How the Dutch FM learned about the arrest of the Dutch journalist
I was at a lunch with the Foreign Minister of the Netherlands, Bert Koenders, along with two colleagues, at the residence of the Dutch Ambassador to Turkey, Ron Keller, when news broke about the detention of Dutch journalist Frederike Geerdink in Diyarbakır.
Ahmed Dadou, the spokesperson of Minister Koenders, rushed into the dining room in a very anxious way to inform the minister, the ambassador, and the guests about the detention of Geerdink. “Terrorism police just searched my house, team of 8 guys. They take me to the station now. Charge: ‘propaganda for terrorist organization’,” read the tweet Geerdink posted at 1.33 p.m., leaving all of us in the room shocked.
Geerdink is a Dutch journalist living in Diyarbakır – she argues that she is the only foreign journalist based in the southeastern Anatolian town - and is known for her numerous pieces on the Kurdish question. Apart from compiling stories for various agencies and media outlets in the Netherlands, she is also running a blog under the title “Kurdish Matters.”
The astonishment could easily be read on Minister Koenders’ face, as he got the news precisely as the roundtable discussion was focused on the state of freedom of expression in Turkey and the importance of a free media for the democratic development of countries. “FM #Koenders: shocked by arrest of @fgeerdink. Will personally discuss this here in Ankara with my Turkish colleague Cavusoglu,” tweeted the Dutch Foreign Ministry in an immediate reaction on Jan. 6.
The lunch with Minister Koenders was an informal one and held in a brainstorming format. But it should not go unnoticed that the detention of Geerdink is a development that speaks for itself in regards to the state of free media in Turkey, as it took place on the very same day the Dutch foreign minister was in the Turkish capital to address the Turkish ambassadors gathered for their annual conference.
Koenders was invited by the Turkish Foreign Ministry as the guest of honor, along with other top international figures like the foreign ministers from Argentina and Nigeria, as well as Antonio Guterres, the United Nations High Commissioner for Refugees and Irina Bokova, the Director-General of UNESCO. They were all in Ankara to address the Turkish ambassadors, who were gathered for a conference titled “New Turkey: Continuity and Change in Foreign Policy.”
There's no doubt that Koenders raised the arrest of the Dutch journalist in his bilateral talks with both Foreign Minister Mevlüt Çavuşoğlu and EU Minister Volkan Bozkır late on the afternoon of Jan. 6, in the way that any foreign minister would do. After the talks, he was scheduled to deliver his statement to the Turkish ambassadors at around 9.00 p.m., after the Hürriyet Daily News went to print.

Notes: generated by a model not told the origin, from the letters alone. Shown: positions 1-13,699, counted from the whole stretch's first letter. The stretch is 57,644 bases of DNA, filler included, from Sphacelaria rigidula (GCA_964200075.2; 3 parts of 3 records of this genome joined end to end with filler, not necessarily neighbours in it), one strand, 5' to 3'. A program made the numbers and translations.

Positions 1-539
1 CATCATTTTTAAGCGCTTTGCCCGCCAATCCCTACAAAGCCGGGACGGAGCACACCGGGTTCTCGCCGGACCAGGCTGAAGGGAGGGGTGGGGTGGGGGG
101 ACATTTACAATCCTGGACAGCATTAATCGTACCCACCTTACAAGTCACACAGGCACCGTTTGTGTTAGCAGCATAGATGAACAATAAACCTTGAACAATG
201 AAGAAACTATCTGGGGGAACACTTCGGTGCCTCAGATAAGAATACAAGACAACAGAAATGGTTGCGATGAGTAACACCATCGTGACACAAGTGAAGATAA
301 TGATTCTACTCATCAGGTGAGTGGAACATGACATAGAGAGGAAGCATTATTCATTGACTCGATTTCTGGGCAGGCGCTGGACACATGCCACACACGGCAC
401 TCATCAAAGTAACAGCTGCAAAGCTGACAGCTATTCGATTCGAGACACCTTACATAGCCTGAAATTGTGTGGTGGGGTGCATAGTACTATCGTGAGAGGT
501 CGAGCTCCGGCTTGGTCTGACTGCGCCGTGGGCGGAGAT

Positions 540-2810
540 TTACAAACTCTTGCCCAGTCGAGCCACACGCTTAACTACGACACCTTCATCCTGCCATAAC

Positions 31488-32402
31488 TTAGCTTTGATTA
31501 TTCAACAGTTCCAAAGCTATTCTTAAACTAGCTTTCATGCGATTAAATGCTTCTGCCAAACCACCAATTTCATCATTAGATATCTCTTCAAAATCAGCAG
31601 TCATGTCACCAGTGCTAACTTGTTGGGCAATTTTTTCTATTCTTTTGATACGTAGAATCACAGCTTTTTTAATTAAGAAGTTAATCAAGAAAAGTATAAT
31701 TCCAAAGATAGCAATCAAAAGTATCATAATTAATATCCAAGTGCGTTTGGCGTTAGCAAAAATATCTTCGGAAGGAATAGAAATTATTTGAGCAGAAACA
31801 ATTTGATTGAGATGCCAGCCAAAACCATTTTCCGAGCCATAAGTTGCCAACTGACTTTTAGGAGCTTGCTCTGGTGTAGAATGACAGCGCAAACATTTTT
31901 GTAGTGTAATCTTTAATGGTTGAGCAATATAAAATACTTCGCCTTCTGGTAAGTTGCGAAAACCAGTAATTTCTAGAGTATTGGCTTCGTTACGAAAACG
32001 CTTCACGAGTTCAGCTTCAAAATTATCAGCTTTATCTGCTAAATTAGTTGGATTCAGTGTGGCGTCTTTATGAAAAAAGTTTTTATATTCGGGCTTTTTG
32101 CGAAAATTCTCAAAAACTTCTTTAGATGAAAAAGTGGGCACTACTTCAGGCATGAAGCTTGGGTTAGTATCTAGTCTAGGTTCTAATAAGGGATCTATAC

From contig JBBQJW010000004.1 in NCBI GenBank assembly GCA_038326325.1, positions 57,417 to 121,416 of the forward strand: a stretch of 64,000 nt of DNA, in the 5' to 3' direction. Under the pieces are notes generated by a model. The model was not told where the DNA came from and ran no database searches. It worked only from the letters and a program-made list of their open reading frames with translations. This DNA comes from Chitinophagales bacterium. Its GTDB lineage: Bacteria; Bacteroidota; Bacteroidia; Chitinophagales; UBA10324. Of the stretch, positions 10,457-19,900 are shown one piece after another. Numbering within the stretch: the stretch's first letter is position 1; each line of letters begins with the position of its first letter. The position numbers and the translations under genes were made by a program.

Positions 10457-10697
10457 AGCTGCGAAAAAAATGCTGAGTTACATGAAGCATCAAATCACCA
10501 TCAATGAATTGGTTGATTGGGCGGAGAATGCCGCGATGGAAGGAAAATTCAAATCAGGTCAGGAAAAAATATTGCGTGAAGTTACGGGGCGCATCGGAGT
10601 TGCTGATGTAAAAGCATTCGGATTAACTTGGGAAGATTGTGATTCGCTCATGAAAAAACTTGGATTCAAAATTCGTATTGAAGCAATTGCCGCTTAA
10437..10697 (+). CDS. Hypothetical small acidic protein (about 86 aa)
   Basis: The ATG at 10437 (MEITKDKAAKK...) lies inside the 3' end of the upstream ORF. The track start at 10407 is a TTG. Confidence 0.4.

The development comes only three weeks after the police raided Zaman newspaper and Samanyolu TV and arrested top executives of the two media outlets on charges of terrorism links, sparking strong reactions from the European Union and the United States. The arrests of Ekrem Dumanlı (later released pending trial) and Hidayet Karaca further added more evidence to the deterioration of freedom of expression in Turkey, contrary to what Turkish President Recep Tayyip Erdoğan has been trying to depict.
In his long speech to the Turkish ambassadors, given at the same time Geerdink was being arrested, Erdoğan claimed that Turkey harbors the freest media in the world. Erdoğan also tasked Turkish ambassadors with the duty of standing against a growing smear campaign against Turkey carried out by the Western media and of nixing anti-Turkish propaganda.
A Turkish ambassador recently told me how their job had become more stressful and difficult, as they found themselves in a defensive position, just like in the 1990s. It also coincides with Prime Minister Ahmet Davutoğlu’s planned visit to various European capitals, including Berlin, London and Brussels, in January, where he is expected to seek ways to repair Turkey’s broken image. It’s also known that EU Minister Bozkır is working on a new freedom of expression package, which would be announced by PM Davutoğlu during his visit to Brussels in late January or early February.
It’s getting increasingly difficult every day for Turkish diplomats to explain the developments in Turkey to their counterpart in the West. It’s also getting more difficult for Turkey’s friends in Europe to insist on a continued engagement with Turkey, given the circumstances. Last but not least, it’s getting much more difficult for national and international journalists based in Turkey to do their job in a free, objective and brave way.